Education Minnesota makes donation to Willmar Schools
WILLMAR -- School supplies for kids in the Willmar Public Schools will come from across the state this fall. On Monday Tammy Knapper, president of the Willmar chapter of Education Minnesota, dropped off numerous boxes and bags of school supplies ...
WILLMAR - School supplies for kids in the Willmar Public Schools will come from across the state this fall.
On Monday Tammy Knapper, president of the Willmar chapter of Education Minnesota, dropped off numerous boxes and bags of school supplies donated by union members at their annual summer seminar.
The union chooses a school district to receive the seminar donations each year. This year, it's Willmar.
Those at the seminar who didn't donate supplies donated money, which Knapper used to buy more supplies in Willmar.
The notebooks, glue sticks, pencils and other supplies donated by union members will help add to the supplies received from the United Way Stuff the Bus campaign, which concluded last Friday.
Christine Hilbert, who works with the Willmar Child Guide program, said the program had received supplies from United Way on Monday, too.
The cost for everything on a school supply list can mount, Hilbert said, and "depending on the (number of) kids, it can get very expensive."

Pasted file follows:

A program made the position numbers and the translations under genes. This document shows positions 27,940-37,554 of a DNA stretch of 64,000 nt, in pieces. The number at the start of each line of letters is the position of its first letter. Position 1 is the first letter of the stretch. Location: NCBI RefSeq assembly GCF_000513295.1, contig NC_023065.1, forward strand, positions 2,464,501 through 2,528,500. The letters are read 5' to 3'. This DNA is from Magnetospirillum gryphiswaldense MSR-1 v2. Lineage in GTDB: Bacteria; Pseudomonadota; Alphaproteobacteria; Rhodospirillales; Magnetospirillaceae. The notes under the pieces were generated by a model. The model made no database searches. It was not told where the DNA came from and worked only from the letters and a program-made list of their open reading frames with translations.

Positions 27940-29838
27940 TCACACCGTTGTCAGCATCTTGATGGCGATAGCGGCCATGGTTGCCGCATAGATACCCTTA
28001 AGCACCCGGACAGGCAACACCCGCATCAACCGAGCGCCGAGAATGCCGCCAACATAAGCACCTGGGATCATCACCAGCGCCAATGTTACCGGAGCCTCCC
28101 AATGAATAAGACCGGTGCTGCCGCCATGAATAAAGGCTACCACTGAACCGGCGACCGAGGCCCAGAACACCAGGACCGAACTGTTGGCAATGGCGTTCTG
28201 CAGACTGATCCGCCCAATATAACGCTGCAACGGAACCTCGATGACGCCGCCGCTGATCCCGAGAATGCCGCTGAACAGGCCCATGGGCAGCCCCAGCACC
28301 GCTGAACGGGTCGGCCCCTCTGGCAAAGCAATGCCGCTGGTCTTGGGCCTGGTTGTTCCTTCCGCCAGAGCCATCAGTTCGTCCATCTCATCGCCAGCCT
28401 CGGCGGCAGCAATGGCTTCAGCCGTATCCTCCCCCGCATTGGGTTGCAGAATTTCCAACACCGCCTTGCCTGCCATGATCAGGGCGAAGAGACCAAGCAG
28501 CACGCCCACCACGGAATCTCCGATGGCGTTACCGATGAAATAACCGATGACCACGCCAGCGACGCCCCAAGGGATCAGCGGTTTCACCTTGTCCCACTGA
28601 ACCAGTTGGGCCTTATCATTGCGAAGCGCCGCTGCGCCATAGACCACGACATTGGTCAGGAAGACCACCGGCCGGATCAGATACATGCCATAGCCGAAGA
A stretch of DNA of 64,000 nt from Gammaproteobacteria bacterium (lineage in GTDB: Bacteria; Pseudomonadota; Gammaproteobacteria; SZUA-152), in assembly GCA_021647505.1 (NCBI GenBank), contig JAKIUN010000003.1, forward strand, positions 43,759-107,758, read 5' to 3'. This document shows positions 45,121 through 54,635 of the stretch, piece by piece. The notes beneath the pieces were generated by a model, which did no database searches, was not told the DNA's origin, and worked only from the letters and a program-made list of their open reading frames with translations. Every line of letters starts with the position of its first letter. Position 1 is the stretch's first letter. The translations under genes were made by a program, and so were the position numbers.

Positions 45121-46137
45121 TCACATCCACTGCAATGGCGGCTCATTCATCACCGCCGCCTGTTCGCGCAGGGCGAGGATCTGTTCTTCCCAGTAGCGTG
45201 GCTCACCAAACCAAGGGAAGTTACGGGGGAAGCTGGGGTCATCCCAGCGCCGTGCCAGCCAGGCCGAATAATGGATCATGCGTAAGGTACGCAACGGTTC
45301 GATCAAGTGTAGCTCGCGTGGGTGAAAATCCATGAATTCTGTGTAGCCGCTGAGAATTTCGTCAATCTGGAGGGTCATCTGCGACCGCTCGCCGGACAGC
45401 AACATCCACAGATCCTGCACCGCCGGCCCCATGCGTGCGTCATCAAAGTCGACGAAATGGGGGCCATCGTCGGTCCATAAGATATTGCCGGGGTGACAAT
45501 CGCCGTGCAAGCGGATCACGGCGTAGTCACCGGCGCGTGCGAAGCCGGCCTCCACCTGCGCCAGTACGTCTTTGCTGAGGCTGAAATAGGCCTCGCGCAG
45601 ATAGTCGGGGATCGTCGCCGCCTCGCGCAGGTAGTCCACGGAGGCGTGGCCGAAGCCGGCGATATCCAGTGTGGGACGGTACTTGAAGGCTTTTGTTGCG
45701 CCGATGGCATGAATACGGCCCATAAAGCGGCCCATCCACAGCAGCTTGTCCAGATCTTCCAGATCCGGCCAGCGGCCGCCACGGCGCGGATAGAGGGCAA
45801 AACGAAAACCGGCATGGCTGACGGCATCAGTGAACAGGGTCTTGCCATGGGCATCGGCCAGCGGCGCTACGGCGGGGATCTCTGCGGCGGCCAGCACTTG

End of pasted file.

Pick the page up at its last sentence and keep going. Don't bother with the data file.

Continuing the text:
Last year, the child guides helped 491 students with their school supply needs.
Child guides are in the schools to help children with whatever they need. In addition to helping with school supplies, they provide a variety of assistance to students in the district. Their work includes finding donations of hats and mittens in the winter, organizing volunteers to read with children and helping kids get involved in school activities.
The Education Minnesota supplies will be a big help, she said, as the need for school supplies will continue through the school year.
In addition to United Way, the guides usually receive back-to-school donations from service clubs and individuals in the area.
Before school starts, teachers can go through the donated supplies with a list of their students and what they will need.
Hilbert said they try to keep track of the children they help and what they receive, "so we can make sure it's distributed fairly." It also makes it easier for them to tell people what was done with their donations.
"We try to make sure kids who really need supplies get what they need," she said, but they don't try to provide every item on each child's list. If a child got a backpack the year before, the guides ask if they can use it again, for example.